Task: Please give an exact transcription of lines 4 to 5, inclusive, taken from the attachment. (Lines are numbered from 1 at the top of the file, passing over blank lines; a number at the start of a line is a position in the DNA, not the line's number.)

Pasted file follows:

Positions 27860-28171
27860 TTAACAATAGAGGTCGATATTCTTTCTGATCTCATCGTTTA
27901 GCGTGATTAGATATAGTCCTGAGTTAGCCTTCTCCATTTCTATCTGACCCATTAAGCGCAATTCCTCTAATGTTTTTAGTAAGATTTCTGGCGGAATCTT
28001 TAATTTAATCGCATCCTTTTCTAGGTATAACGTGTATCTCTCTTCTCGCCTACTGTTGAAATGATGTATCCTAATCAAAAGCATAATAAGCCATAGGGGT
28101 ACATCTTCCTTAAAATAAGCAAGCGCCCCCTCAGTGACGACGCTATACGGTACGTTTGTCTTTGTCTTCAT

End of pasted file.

28001 TAATTTAATCGCATCCTTTTCTAGGTATAACGTGTATCTCTCTTCTCGCCTACTGTTGAAATGATGTATCCTAATCAAAAGCATAATAAGCCATAGGGGT
28101 ACATCTTCCTTAAAATAAGCAAGCGCCCCCTCAGTGACGACGCTATACGGTACGTTTGTCTTTGTCTTCAT